Wukir: The instrument is called Bambuwukir, it constitutes string and percussive characters, all in one instrument. The percussive organology resembles traditional instruments like
Celempung or Lakado, and with the right amplification it can produce drum like sounds, and the strings could sound like siter, rebab, or kecapi. The head of this instrument resembles
a bamboo spear, a symbol of our struggle against the Dutch during colonization.
Musical traditions from Indonesia as influences:
Wukir’s playing is very much influenced by Kuda Lumping
and Banyuwangi’s Kuntulan music.
Rully, how did indonesian tradition and javanese culture
influenced your way of singing, and in contrast with all what we know
from Occidental Culture, how did you start working on the mixture
Most of the songs are written in Bahasa Indonesia but there are few
songs where I sing in Javanese language. And many times I don't even
sing in any language, just random voice
sounds when I feel that language could actually be limiting.
I did not come from any traditional music background and I was from Central Sulawesi instead of Java. But spending most of my life in Java certainly brought me perspective.
Actually, my main influences when I first start singing were all western and contemporary but I ended up mixing them with traditional singing. I wouldn't say I apply only specific
traditional singing because then it would be boring and predictable.
How did you meet before working together as Senyawa?
When Wukir first moved to Jogjakarta, he was looking for ways to be involved in experimental scene. Wok the Rock from Yes No Wave Music told him that he should meet me.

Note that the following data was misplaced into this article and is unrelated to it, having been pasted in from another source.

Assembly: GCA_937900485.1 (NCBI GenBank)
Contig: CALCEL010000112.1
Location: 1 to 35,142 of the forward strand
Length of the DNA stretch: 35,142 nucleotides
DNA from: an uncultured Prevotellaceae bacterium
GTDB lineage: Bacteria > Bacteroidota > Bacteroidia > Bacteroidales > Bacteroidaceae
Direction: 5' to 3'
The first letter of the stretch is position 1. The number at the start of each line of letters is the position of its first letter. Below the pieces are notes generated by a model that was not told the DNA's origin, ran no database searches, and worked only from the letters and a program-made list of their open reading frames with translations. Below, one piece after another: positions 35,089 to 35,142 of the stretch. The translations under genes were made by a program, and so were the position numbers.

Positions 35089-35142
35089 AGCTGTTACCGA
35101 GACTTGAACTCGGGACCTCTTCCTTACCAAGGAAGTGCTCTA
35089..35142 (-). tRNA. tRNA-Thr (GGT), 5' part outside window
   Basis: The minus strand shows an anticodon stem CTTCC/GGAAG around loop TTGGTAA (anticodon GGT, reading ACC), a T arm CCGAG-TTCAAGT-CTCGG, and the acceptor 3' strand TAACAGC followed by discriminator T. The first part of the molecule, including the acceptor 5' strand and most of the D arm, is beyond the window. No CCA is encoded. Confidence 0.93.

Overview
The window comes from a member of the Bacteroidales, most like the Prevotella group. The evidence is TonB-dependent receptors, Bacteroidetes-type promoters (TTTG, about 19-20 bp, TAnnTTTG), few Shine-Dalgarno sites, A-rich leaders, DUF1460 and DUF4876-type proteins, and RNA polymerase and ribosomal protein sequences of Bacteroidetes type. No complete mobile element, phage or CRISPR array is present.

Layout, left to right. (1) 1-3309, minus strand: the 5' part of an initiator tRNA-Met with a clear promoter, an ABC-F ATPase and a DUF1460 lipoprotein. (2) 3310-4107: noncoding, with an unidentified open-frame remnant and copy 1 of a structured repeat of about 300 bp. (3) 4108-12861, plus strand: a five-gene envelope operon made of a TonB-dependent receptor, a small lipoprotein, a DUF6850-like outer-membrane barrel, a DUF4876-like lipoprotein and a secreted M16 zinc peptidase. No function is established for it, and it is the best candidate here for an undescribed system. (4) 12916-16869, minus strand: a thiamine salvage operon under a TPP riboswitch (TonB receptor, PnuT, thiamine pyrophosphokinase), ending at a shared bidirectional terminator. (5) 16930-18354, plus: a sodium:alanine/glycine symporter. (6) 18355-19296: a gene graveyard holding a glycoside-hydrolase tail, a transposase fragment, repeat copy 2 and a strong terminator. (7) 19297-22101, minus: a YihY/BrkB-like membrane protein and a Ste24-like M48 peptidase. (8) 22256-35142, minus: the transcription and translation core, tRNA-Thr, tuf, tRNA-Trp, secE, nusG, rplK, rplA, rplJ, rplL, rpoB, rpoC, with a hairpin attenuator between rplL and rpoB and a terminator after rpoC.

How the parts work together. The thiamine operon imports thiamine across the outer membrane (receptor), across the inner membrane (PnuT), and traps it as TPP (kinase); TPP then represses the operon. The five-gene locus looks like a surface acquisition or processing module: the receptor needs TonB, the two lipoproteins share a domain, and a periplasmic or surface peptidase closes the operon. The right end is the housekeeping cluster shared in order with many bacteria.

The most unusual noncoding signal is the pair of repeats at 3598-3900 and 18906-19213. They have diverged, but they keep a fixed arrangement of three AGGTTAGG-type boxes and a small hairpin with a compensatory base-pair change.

He also said the same thing to me. So I came to this gig that he organized where Wukir was playing, and he announced to the audience that I would be improvising with Wukir at the end
of his set. I was really amazed by Wukir's performance that night so I wouldn't miss the opportunity to jam with him. Later that night we decided that we should record an album together.
We made it happen four days later. So we practically played together on stage even before we were properly introduced to each other. I guess what makes it interesting is that Senyawa
has this perfect combination. Wukir with his traditional background was anxious to experiment, and me with my background in experimental music was trying to be more traditional.
So we kinda meet in the middle.
Recently you were touring with Kazuhasi Uchihashi in Europe (the legendary Japanese guitarrist involved also as member
of Otomo Yoshihide's Ground Zero)
and you released a CD at Bomba Records. What are your impressions about
improvised music and how is connected to your compositions?